Advent: the collision of worlds

As we have moved though advent this year I’ve been struck by two texts, which don’t normally come to prominence at this time of year.

The first is the start of Hebrews (well actually from 1:1 to 2:4). The writer with great rhetorical skill moves from considering how the coming of Jesus changed the way in which God spoke to humanity; from references to reality, from fragments to finality. And with a cascade of ideas impresses on his (or her) hearers the importance of the Son who is now sat at the Majesty of God. In response to a church feeling the strains of life; disappointed, disillusioned and disheartened he
does not sympathise or devise a therapeutic strategy he challenges them with a fresh vision of Jesus.

The second is the vision in Revelation at the point where the seventh angel sounded the trumpet and voices proclaimed “The kingdom of the world has become the kingdom of our Lord and of his Christ, and he will reign for ever and ever”.  Again a message to churches under pressure, a message which invites them to look at the larger picture and to see that through all the events of history God is in control and God’s kingdom will come in fullness.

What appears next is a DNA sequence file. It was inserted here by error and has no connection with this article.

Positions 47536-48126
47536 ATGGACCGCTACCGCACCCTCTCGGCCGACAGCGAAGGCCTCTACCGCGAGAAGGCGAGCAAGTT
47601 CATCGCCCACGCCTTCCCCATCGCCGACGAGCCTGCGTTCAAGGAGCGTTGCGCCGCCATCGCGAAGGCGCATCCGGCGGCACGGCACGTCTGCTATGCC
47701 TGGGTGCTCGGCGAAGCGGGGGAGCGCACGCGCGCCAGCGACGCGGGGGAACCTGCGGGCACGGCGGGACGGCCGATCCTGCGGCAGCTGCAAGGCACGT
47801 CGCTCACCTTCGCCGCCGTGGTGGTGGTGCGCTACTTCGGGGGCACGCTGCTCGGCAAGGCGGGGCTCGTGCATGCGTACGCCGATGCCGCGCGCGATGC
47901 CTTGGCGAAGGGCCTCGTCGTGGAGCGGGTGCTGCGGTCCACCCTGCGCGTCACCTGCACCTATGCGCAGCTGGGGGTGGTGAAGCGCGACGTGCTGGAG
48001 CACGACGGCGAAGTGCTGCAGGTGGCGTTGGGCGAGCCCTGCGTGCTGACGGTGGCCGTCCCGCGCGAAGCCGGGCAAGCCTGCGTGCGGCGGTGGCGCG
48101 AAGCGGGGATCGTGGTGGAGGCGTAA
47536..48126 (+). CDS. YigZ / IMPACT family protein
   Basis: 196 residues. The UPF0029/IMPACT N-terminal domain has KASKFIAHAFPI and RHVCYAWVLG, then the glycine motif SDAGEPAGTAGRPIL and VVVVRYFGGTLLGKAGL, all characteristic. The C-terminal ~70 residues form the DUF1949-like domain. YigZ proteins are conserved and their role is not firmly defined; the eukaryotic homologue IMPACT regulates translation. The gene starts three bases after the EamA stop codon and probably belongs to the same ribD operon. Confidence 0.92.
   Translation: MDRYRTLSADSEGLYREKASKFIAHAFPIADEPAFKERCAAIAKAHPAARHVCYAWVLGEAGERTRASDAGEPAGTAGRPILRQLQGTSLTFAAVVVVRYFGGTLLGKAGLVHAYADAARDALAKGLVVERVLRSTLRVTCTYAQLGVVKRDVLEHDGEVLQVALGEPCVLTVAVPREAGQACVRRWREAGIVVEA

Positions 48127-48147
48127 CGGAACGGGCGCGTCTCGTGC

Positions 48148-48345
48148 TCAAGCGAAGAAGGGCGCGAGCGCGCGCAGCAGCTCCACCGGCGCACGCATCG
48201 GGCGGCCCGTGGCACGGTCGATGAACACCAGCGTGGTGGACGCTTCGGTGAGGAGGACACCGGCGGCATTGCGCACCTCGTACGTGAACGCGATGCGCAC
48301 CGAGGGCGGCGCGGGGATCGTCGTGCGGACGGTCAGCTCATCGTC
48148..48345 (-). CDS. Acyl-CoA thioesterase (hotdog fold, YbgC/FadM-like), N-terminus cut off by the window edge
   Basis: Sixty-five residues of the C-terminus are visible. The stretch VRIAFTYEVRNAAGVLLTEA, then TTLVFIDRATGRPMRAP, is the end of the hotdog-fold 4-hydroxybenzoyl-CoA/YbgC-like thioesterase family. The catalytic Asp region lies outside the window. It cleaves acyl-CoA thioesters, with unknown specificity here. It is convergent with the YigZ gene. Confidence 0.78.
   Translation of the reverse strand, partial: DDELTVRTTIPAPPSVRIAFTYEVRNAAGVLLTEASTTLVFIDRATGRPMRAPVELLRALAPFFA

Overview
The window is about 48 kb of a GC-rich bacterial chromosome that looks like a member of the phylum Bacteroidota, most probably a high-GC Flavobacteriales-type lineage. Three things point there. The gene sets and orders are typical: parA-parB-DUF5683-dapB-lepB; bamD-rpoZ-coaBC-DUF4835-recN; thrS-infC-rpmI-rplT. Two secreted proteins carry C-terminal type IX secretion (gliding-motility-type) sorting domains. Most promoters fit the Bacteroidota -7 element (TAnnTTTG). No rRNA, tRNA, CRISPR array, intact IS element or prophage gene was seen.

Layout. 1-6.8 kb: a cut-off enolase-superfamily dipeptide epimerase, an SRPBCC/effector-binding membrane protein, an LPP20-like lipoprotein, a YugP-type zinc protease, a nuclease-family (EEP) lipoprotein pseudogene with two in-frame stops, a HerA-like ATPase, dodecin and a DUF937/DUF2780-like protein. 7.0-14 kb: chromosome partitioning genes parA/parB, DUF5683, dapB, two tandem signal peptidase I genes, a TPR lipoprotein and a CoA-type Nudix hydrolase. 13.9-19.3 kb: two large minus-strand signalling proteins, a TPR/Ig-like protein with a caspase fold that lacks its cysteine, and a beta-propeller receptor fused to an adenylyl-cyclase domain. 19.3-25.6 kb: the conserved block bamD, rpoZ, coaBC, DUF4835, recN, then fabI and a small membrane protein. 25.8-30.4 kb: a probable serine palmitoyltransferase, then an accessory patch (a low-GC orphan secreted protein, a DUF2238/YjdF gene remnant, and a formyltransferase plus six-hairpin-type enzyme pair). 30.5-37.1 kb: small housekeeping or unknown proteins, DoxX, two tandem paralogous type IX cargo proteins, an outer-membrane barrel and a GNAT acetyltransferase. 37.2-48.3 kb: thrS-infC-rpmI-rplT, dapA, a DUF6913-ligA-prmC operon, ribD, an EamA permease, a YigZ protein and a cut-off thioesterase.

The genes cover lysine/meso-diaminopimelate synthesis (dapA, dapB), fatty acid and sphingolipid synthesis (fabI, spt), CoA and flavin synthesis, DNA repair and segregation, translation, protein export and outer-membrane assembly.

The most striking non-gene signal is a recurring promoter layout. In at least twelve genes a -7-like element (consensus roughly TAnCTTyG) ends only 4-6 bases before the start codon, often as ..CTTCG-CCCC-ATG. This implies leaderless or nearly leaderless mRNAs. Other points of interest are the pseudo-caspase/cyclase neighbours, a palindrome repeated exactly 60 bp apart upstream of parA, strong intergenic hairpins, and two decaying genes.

What’s this all got to do with Advent?Advent 2011

Simply this: As we are hoping, waiting and longing for the coming of Jesus the Scriptures remind us that our vision of Jesus and of God is too small, too limited and too domesticated. And in addition the fullness of faith lies beyond our present horizon. We can look forward to the day when the kingdom of the world is fully the kingdom of our Lord but for now our calling is to not to drift past. Rather by paying careful attention to the truth of our faith we are enabled to navigate the storms of life, the choppy waves of economic uncertainty and the winds of personal crisis. Confident that the truth is ‘tomorrow he comes’.

PS: For those interested one of our Advent Sundays in Poynton included my preaching from Hebrews 1 (sermon download here)

One thought on “Advent: the collision of worlds

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  1. Basically, the reason Jesus had to die for our sins was so that we could be forgiven and go to be with the Lord. Jesus is God in flesh (John 1:1,14; Col. 2:9) and only God can satisfy the Law requirements of a perfect life and perfect sacrifice that cleanses us of our sins.
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